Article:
Tips for supporting youth mental health – PUBLIC HEALTH INSIDER
As Washington state heads into its second full winter of the COVID-19 pandemic, people of all ages continue to feel stressed, isolated, and grieving and losing. Our community is particularly concerned about the well-being of young people, whose social networks and routines are disrupted. Vaccines for children and youth ages 5 and up make a difference, as well as community care and support, peer support networks, and in-person return to school.
However, data released Nov. 16 by Public Health – Seattle and King County show that the situation is complicated. The good news is that the number of suicide deaths to date in 2021 is lower than it was around this time in 2019 or 2020. Additionally, no teenager in King County has died by suicide in the month of. October. But data also shows high rates of symptoms of depression and anxiety in young adults. In addition, emergency department visits for suicide attempts and suicidal ideation among children and youth have returned to pre-pandemic levels, straining health systems as they respond to needs. medical and youth mental health. These trends are not unique to King County and reflect national data.
While a return to more normal routines for children and youth is helpful, it is clear that even positive transitions like returning to school and immunization can be difficult to manage, especially for young people who are learning. just coping with stress and coping with their emotions. So what can supportive adults do to stop youth mental health crises before they start and respond appropriately when they do?
Tips for promoting the emotional well-being of young people
Be aware of the sources of stress for the young people around you and the adults around them. Ask yourself the following question: What contributes to anxiety or stress? How can this youth’s adult and peer support network ease the burden?
Nurture caring and trusting relationships – within and / or outside the family. Make room for non-judgmental listening. Remember that a major stressor for a young person may seem insignificant to an adult, but their feelings are real. Talk openly about mental health and coping skills – think about it psychological health.
Keep an eye out for changes in behavior, hygiene, schoolwork, and relationships. If you see something that doesn’t feel right, don’t ignore it. Tell the young person what you see and give them space to talk about what is going on.
If you have any concerns, make sure your home is not contributing to the risk. Safely lock or temporarily remove firearms, even if you think the youngster does not know where they are or how to use them. Lock out medications, even over-the-counter pain relievers and allergy medications, as drug overdose is the most common method for non-fatal suicide attempts. If you do not share a home with the young person, communicate with the people they live with to reduce these risks.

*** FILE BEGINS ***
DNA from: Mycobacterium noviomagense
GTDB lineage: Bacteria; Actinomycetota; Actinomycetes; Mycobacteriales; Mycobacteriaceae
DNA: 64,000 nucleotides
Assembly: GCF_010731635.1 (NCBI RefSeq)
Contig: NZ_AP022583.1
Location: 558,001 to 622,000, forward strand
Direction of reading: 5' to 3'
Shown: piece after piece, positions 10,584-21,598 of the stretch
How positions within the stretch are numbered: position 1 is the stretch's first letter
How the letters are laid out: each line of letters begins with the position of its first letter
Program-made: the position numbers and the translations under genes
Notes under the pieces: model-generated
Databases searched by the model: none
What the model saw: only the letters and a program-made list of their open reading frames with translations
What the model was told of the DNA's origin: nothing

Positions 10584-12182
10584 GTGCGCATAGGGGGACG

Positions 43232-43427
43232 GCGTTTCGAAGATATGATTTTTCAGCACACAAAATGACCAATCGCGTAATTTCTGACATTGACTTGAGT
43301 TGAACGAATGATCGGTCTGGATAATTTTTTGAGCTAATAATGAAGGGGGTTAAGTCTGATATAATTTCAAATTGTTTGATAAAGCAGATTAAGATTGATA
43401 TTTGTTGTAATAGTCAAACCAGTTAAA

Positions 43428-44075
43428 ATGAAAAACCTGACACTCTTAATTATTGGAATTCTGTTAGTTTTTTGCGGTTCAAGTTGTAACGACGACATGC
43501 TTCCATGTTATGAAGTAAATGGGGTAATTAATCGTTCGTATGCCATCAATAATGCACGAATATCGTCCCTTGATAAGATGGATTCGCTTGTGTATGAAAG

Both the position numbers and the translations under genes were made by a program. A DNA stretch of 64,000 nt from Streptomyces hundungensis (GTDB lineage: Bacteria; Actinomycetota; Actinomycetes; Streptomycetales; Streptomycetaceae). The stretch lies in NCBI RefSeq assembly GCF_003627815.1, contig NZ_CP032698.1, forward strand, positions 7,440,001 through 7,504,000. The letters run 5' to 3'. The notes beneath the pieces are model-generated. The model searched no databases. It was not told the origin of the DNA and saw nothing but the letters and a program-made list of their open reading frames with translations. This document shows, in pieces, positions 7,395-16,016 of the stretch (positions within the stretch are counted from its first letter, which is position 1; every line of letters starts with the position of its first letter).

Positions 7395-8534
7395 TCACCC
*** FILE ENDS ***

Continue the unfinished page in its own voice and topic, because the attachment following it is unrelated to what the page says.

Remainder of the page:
Ask the young person directly, in a manner appropriate to their culture and communication style, if they are thinking about suicide. Asking this question does not induce suicide, and it gives you the information you need to be supportive. For example: âWhen people stop communicating with their friends, it sometimes means that they are thinking about suicide. Is this something you have thought about? “
If the answer is yes, take action, but don’t panic!
- If you think the youngster can’t be safe now, go to the emergency room. Emergency departments are always open and have services available for emergencies such as suicidal thoughts.
- If you need help right away but don’t need to go to the hospital, you can:
- Call Children’s Crisis Outreach Services (CCORS), who can come to you to provide free 24-hour crisis intervention, including de-escalation, safety planning, and connecting to longer-term support. Call 206-461-3222 for assistance. Linguistic interpretation is available.
- Call a crisis line like King County Crisis Line To 206-461-3222; the National lifeline for suicide prevention at 800-273-8255; the Project Trevor for LGBTQ youth at 1-866-488-7386; or text “HOME” to 741-741 to Crisis text line. Trained counselors can speak directly to the youth or to you, with language interpretation available. Put these numbers in your phone and the teenager’s phone.
- Consider longer-term resources, such as outpatient mental health treatment. Talk to your child’s pediatrician and school health care providers and / or call Washington Mental Health Referral Service at 1-833-303-5437 to help you find appropriate treatment. There may be long wait times for outpatient services, but don’t give up.
- Mental health crises in our youth and children are stressful for caregivers. The crisis aids listed here are also available for adults, regardless of income and family health insurance, and your own support network can help as well.
For more information read Public health data sheet.
Originally posted 11/19/21